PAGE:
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Chicago Study Fuels Call for Ban on Smoking

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Mar. 10--Citing record-high asthma rates in the city's minority neighborhoods, the president of the City Council's black caucus Tuesday called on Chicagoans to lobby Mayor Richard Daley for a smoking ban in public places.

Legislation sponsored by Ald. Ed Smith (28th) has languished for two years, even as New York, Boston and Skokie have enacted anti-smoking laws.

"We really need to do something about that," Smith said at a joint meeting of the council's Committees on Health and Human Relations. "If the mayor wants it done, it would be done immediately."

Smith later said in an interview that he would not push for a quick vote.

A spokeswoman for Daley declined to comment Tuesday. The mayor has been reluctant to support far-reaching anti-smoking measures. But he said last summer that he was open to a proposal that would go beyond the current requirement of restaurants to set aside a certain percentage of tables in designated no-smoking areas.

Smith made his comments as the aldermanic panels met at a social-service agency in Humboldt Park to discuss a landmark public-health study by Sinai Health Systems.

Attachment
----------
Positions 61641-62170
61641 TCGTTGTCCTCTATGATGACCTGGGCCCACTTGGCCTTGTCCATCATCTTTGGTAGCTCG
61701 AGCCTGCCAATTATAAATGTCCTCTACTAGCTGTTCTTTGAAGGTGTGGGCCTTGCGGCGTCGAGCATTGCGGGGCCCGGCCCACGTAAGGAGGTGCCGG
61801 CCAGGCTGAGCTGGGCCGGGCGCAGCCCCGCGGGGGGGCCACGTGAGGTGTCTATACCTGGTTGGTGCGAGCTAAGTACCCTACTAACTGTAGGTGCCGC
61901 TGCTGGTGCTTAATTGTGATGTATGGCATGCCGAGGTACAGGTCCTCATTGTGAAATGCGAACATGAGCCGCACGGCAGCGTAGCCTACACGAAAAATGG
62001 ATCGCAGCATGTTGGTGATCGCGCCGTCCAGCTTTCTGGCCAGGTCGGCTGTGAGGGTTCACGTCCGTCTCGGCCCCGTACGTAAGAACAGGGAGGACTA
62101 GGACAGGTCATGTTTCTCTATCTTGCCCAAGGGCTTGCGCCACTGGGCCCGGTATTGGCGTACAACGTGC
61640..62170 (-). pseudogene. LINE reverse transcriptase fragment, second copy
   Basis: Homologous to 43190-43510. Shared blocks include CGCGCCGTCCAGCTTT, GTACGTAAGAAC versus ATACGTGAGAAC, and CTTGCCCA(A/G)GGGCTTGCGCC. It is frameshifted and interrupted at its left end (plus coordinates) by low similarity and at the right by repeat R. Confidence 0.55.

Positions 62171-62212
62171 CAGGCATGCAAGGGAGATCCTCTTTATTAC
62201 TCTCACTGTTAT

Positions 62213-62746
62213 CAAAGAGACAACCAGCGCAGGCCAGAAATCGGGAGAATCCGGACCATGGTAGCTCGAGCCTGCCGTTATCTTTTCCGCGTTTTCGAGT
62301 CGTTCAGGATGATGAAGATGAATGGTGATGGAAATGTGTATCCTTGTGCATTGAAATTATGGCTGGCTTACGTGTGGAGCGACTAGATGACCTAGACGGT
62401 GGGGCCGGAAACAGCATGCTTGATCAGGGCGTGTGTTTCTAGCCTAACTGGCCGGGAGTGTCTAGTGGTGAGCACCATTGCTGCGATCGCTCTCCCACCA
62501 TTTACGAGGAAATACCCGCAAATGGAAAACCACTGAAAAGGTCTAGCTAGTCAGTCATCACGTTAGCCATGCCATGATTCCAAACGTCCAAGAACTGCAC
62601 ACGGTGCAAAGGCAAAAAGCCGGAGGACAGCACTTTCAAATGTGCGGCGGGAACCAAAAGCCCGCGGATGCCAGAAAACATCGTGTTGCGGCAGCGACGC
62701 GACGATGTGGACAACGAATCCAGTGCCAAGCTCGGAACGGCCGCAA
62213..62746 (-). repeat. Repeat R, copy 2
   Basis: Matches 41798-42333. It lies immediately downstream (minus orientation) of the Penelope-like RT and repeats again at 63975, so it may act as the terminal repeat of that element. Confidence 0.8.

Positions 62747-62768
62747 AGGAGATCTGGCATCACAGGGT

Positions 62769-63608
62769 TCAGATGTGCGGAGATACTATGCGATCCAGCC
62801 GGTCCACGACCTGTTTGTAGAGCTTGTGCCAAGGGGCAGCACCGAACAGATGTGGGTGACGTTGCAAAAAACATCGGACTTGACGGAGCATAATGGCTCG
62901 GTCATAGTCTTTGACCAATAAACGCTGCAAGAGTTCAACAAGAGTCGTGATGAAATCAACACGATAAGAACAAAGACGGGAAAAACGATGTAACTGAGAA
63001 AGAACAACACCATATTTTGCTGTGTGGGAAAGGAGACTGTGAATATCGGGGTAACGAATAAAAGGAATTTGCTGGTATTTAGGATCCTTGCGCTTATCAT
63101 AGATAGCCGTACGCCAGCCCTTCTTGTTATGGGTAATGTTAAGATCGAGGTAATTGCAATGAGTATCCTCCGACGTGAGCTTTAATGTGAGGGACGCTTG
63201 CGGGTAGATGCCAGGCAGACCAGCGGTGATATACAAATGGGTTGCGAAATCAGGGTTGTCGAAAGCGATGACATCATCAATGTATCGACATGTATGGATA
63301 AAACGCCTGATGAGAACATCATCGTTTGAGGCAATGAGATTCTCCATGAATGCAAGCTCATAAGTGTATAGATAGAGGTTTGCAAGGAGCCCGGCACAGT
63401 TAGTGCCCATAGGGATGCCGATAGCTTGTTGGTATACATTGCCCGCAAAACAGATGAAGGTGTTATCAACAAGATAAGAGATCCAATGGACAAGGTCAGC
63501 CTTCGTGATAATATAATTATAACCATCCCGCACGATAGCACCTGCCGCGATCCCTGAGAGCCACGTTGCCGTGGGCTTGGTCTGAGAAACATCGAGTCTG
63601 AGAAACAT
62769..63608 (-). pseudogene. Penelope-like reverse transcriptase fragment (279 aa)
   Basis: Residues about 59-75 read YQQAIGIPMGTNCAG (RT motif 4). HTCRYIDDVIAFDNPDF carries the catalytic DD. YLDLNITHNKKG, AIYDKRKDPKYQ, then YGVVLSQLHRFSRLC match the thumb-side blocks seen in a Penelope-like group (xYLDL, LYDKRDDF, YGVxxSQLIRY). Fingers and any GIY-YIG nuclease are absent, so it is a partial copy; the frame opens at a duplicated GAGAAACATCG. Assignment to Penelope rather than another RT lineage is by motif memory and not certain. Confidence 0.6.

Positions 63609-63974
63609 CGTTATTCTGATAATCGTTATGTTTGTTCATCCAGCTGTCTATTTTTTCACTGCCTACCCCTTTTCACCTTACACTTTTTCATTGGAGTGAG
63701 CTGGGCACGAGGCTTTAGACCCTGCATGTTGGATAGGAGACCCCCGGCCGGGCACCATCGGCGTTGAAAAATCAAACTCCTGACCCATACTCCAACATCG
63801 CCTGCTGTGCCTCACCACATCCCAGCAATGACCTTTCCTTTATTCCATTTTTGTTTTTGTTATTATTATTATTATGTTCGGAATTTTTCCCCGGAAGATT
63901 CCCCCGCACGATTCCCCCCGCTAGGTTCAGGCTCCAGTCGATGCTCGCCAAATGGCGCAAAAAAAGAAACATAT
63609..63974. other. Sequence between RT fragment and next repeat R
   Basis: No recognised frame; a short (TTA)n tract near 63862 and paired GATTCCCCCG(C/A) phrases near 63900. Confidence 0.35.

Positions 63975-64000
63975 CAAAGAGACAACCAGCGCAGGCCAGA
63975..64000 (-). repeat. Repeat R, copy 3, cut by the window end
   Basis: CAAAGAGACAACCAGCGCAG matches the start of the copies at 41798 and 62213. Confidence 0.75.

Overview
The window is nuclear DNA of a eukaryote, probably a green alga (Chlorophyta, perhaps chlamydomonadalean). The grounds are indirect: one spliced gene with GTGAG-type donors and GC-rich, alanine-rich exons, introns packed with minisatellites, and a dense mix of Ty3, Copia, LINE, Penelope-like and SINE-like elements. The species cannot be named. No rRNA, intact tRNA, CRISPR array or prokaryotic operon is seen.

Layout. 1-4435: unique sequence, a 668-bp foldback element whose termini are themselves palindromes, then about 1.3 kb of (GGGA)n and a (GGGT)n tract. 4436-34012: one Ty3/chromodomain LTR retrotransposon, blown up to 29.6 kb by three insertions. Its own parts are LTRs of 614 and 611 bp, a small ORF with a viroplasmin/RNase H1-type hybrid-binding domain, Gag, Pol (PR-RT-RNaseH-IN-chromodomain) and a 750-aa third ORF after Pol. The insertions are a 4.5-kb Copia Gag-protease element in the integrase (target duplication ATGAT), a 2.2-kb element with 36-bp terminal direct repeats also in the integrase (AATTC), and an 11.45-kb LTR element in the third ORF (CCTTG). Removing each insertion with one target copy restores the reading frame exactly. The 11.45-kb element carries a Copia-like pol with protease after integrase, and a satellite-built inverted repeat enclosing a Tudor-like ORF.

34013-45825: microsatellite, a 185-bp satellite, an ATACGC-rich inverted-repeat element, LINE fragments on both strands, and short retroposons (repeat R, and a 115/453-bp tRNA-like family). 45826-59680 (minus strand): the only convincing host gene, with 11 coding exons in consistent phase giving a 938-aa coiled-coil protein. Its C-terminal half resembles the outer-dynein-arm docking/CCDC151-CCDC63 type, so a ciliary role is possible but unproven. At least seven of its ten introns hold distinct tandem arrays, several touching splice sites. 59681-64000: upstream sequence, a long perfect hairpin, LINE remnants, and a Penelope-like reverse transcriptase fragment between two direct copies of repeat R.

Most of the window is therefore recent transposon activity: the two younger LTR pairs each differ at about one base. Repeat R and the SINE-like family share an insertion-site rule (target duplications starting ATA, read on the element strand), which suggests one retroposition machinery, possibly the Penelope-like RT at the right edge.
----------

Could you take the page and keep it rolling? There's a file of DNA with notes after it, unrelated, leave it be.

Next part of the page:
The study, released in January, found that 34 percent of Puerto Rican children 12 and under in some neighborhoods have asthma. That is the highest percentage ever documented in the nation, said Steve Whitman, director of the survey, which included 1,700 interviews in six neighborhoods.

The survey also found that smoking is most common in minority communities. Men in the Humboldt Park, West Town, North Lawndale and Roseland neighborhoods were almost twice as likely to light up as the average Chicagoan. Some parts of the city posted smoking rates higher than the national average has been in 40 years, Whitman said.

Smith and Ald. Edward Burke (14th) floated versions of an anti-smoking ordinance in 2002, but neither won approval. Smith's proposal called for banning smoking in all public places except stand-alone bars. Burke, a longtime advocate of smoking restrictions, would have extended the ban to all bars.

Even though smoking is not allowed at City Hall, the smell of cigarette smoke often hangs in the air of the men's bathroom near the City Council chambers. And a vocal opponent of an anti-smoking ordinance, Ald. William Beavers (7th), boasts of openly flouting City Hall restrictions, according to his biography on the city's Internet site.

"As an avid smoker, [Beavers] is part of the reason City Hall--despite the political correctness of banning cigarettes from most of the building--is still synonymous for its smoke-filled rooms," his biography reads.


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